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Page:Harvard Law Review Volume 1.djvu/18

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way in which the owner of an obligation can realize his ownership is by compelling its performance by the obligor. Hence, in the one case, the owner is said to have a right in rem, and, in the other, a right in personam. In other respects the common rules of property apply equally to ownership of things and ownership of obligations. For example, what may be called the passive rights of ownership are the same in both cases. The general duty resting upon all mankind not to destroy the property of another, is as cogent in favor of an obligee as it is in favor of the owner of a horse. And the violation of this duty is as pure a tort in the one case as in the other.[1]

The law of transfer is also the same for both forms of property. Take, for instance, the case of land. The owner may diminish his interest (1) by a transfer of the whole or an aliquot part of the land either permanently or for a time; (2) he may grant a rent charge issuing out of the land; or (3) he may charge himself with a trust or other equity in regard to the land. If, after diminishing his interest in either of the first two modes mentioned, he should make an ostensible conveyance of the whole land to an innocent purchaser, the latter would take only the diminished interest of his grantor; whereas, if he should make a similar conveyance after reducing his interest, in the third mode, the purchaser would take the legal title unincumbered. No reason occurs to the writer why a cestui que trust of land may not deal with his interest in the obligation of the trustee in a similar way, and with similar consequences. He certainly may transfer the whole or an aliquot part[2] of the obligation, and he may grant a rent charge issuing out of it[3] and he may also charge himself as trustee, or subject himself to any other equity in regard to the obligation. It is also true, that if the cestui que trust, after diminishing his interest by an assignment, should make an ostensible conveyance of his trust to an innocent purchaser, the latter would take subject to the previous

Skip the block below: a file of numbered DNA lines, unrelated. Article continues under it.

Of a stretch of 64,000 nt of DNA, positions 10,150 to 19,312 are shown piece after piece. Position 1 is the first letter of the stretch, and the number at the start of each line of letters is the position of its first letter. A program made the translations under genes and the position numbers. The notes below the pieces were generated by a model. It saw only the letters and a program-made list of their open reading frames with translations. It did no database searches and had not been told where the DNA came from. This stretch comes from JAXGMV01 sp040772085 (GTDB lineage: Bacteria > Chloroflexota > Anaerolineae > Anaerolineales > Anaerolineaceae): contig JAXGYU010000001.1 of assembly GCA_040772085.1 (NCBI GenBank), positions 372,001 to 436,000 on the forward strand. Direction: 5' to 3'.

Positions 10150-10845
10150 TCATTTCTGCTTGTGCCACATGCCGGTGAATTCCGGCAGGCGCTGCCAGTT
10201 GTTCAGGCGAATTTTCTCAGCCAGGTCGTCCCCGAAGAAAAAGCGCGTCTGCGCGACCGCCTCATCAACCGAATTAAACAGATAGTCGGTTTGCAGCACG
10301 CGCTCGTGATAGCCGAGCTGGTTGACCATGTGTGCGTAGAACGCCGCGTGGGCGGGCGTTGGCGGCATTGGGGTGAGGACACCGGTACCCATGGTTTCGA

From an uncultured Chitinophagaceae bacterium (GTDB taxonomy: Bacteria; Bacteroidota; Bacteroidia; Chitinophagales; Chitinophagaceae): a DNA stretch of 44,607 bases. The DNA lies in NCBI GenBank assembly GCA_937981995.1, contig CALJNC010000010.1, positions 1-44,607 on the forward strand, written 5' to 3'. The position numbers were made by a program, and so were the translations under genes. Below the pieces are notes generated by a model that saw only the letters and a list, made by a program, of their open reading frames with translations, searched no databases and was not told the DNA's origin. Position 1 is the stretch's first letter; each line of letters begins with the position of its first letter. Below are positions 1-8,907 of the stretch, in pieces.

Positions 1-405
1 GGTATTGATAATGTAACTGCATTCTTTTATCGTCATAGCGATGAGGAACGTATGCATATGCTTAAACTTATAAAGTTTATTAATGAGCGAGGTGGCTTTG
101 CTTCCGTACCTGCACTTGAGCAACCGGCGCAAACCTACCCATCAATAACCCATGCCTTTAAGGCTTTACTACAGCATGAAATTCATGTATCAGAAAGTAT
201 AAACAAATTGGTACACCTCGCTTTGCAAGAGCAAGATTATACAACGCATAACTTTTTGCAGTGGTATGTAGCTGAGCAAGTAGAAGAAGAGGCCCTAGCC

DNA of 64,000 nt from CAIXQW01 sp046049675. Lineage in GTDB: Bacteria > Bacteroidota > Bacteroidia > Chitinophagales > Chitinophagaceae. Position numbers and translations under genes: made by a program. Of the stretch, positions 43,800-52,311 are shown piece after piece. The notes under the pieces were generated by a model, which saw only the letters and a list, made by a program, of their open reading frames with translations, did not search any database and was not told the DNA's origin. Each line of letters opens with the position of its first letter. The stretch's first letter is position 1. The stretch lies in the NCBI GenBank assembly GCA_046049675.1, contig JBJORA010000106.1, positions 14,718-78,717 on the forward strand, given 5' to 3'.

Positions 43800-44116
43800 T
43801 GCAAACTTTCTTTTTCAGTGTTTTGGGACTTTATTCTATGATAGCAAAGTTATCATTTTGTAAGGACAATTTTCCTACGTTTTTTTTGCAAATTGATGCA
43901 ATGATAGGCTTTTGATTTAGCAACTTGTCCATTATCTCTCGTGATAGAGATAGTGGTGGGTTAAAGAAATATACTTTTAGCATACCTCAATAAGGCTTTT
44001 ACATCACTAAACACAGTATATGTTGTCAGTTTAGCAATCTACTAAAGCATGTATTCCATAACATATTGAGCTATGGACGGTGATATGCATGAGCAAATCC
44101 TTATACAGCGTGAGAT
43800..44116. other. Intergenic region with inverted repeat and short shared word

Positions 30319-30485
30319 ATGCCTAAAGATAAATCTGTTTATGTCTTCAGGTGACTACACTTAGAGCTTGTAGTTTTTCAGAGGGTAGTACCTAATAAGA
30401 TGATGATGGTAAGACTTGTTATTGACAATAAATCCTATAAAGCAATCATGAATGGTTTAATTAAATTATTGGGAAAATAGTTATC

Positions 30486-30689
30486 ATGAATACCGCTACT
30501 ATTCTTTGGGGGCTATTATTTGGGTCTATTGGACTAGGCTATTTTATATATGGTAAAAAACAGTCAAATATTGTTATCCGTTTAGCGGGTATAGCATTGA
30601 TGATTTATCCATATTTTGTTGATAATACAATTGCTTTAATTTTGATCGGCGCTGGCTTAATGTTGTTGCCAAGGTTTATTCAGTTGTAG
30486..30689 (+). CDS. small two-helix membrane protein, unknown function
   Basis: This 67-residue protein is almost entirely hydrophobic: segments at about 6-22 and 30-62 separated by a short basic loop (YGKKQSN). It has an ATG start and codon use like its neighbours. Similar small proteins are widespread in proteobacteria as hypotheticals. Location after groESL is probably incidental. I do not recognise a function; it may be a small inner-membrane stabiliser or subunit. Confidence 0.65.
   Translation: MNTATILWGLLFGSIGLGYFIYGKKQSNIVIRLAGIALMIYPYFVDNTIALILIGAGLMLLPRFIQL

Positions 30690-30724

1. From the nature of the case such a tort must be of rare occurrence. But instances may be put. B, a cestui que trust, assigns his trust to A, and afterwards, before the trustee is informed of the assignment, releases the trust to the trustee, as in Newman v. Newman, 28 Ch. D. 674. A’s right against the trustee is destroyed. Again, suppose that C, a stranger, had maliciously incited B to make the release. A’s claim against B and C would be for compensation for a purely equitable tort. Compare Lumley v. Gye, 2 E. & B. 216; Bowen v. Hall, 6 Q. B. Div. 333.
  2. Tierney v. Wood, 19 Beav. 330; Cas. on Trusts, 189. The obligation of a trustee is, from its nature, divisible, differing in this respect from most obligations.
  3. Phillips v. Phillips, 4 D., F., & J. 208; Cas. on Trusts, 433.